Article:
in your public interface of your object, that is really a secondary part
depending on the behaviour of your object. You are going to need to be able
to accomplish the following scenarios with your objects:

1. Create a new object (db connection may be required or not)
2. Fetch an existing object from the DB
3. Update an object (this may involve insertion / update as well as delete)

Scenario 1
For scenario 1 you probably won't need to connect to the database at all
(unless you need to fetch a unique id from the DB or something else) so you
can just say:
MyObject x = new MyObject();

there would be no database involvement at this point, there is no need to
open a connection to the DB, when you want to update the contents of the
object into the DB then you will open a connection.
Scenario 2
If you want to create an object that represents data in the DB then you will
connect to the DB fetch the data and put it in the object and disconnect,
again there is no need to keep a connection open in the object, opening and
closing connections is fast since they will be pooled anyway, only the first
open of a connection will take a performance hit. To fetch data into your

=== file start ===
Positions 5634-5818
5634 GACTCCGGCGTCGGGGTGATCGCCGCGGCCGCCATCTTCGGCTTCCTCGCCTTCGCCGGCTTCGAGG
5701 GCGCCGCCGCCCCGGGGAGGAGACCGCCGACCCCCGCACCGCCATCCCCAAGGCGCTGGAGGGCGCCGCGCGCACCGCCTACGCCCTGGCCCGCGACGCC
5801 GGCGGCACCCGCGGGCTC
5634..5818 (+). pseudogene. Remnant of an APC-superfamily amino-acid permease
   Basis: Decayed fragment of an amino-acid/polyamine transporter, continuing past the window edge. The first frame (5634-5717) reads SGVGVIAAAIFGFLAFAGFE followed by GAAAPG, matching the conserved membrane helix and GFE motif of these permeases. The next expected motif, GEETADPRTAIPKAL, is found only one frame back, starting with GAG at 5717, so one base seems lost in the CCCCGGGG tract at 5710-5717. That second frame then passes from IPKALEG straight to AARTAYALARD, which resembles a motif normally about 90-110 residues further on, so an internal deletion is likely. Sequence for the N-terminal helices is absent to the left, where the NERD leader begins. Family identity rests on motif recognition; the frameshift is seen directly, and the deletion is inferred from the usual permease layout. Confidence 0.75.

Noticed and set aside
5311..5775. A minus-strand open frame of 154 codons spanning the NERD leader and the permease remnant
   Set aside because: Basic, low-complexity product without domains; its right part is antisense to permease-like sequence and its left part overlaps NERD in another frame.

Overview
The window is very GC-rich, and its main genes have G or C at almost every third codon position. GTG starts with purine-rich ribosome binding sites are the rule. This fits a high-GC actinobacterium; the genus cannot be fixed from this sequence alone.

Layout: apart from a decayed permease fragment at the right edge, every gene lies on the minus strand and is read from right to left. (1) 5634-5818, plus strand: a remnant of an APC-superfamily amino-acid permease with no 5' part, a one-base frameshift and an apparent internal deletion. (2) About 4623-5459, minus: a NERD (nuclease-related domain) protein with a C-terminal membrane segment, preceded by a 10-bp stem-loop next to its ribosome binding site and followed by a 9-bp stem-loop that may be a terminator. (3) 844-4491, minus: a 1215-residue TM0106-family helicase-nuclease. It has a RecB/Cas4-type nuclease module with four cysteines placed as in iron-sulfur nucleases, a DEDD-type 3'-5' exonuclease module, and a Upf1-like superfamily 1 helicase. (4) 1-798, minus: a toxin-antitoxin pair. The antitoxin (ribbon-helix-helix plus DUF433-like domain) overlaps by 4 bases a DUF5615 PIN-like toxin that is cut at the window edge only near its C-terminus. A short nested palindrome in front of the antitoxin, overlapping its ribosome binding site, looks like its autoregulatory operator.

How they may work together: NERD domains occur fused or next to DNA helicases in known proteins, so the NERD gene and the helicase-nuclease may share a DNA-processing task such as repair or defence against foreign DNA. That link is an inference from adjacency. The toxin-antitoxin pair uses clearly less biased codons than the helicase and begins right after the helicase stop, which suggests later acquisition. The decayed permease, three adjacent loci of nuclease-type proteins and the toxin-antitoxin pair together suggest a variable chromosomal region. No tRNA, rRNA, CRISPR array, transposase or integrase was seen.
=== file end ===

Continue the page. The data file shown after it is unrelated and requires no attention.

object you could say:

MyObject x = MyObject.Fetch(1234);

The static Fetch method knows how to connect to the db and populate an
instance of MyObject and return it to the user.
Scenario 3
Once you have updated your objects data then you will call an updte method
i.e.
MyObject x = new MyObject();
.... do some stuff
x.Update();

The update call will connect and then disconnect from the DB, calling the
appropriate insert,update or delete method depending if your object isDirty,
isNew or isDeleted. Your update method should also check to see if the
object isDirty, it would only save if the object isDirty in order to increase
performance, no point saving if you don't have to.
For your scenario 2 where you have the DoSomething method being called
multiple times and it is affecting the DB, I would say you want to avoid this